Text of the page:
I haven’t tried this one on my skin but from a blotter in the store it smelled rather nice.

    • Ha, I was feeling quite sorry for myself after the whole experience 😉 but thankfully, I had the Serge Lutens De Profundis to break the streak. And an Amouage that was nice. 🙂 If you try Cardinal, you’ll have to let me know what you think. xoxox

  6. Sorry to hear that you have tested yet another fragrance that does not work for you! I am hoping that when you get my package you will fall in love with something in there :D!
    I was very interested in trying Cardinal as poodle raved about it so to me…despite the heaviness on “bounce” I think I might still give it a whirl!

    • I think you should give it a whirl! Just let me know what you think when you try it. I’d love to know if anyone else got a lot of the linen/cotton note. 🙂 (And I can’t wait for your package and the Jour Ensoleilée! xoxoxo)

  7. Oh no, you amplify soap too!!?? That’s horrible, and you have my deepest sympathies as I know exactly how it can turn an anticipated fragrance into a revolting mess.

  8. Hmmm, given that not everyone gets clean laundry, I will try to reserve judgment for this one until I have the chance to try it (I am 95% sure I have a sample). But your clean laundry experience sounds dreadful. Not because clean laundry is a bad scent (I quite enjoy it!), but it is for me in the context of perfume. Leave the clean laundry smells to clean laundry.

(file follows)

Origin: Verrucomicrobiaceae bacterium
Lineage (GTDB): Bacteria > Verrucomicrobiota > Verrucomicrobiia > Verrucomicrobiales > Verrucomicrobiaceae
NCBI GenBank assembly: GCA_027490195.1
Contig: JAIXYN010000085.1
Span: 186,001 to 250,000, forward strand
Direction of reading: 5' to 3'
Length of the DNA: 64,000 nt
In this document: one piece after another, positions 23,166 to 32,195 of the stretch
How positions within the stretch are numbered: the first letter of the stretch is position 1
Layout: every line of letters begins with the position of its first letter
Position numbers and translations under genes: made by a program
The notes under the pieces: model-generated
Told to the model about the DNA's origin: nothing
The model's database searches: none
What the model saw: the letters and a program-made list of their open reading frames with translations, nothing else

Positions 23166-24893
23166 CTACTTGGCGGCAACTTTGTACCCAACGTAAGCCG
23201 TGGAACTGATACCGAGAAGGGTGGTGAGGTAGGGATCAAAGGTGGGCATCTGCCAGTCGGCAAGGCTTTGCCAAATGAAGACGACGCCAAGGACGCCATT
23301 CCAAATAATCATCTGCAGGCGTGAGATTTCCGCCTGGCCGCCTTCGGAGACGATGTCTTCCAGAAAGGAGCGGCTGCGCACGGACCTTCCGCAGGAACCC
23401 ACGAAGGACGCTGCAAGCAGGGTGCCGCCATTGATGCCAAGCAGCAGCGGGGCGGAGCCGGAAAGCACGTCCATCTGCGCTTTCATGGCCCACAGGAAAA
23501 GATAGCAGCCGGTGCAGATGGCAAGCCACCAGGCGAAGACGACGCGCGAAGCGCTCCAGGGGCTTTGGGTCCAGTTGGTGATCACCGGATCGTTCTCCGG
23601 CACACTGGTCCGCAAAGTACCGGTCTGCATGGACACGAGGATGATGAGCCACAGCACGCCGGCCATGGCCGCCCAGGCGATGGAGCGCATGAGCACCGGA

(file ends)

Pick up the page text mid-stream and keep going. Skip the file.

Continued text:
• You’ll have to let me know how Cardinal manifests itself on you. I’m dying to know if others experience that cotton-Bounce combination!

      • I just tried this today. I definitely don’t get dryer sheets, thankfully. However, there’s something sort of off-putting to it and I can’t put my finger on what it is. I really enjoy a lot of incense scents, but there’s a certain variety/type that makes me a bit nauseated, and this is one of them. I don’t really hate it, but I don’t really like it either and I will probably give away my sample. For me, it’s how I imagine a crappy version of Coromandel (which is among my top 5).

        • Perhaps the white, “High Church” (as it’s called), almost dusty, cold aspects of myrrh is what you’re struggling with, Kevin. It’s definitely a very particular sort of incense smell, and not one that is at all similar to the more oriental sort of aroma from frankincense. You’re not alone in struggling with High Church type of incense. I think Mr. Hound hates it, in part due to childhood evocations, if I recall correctly. I myself prefer the frankincense variety in things like Coromandel.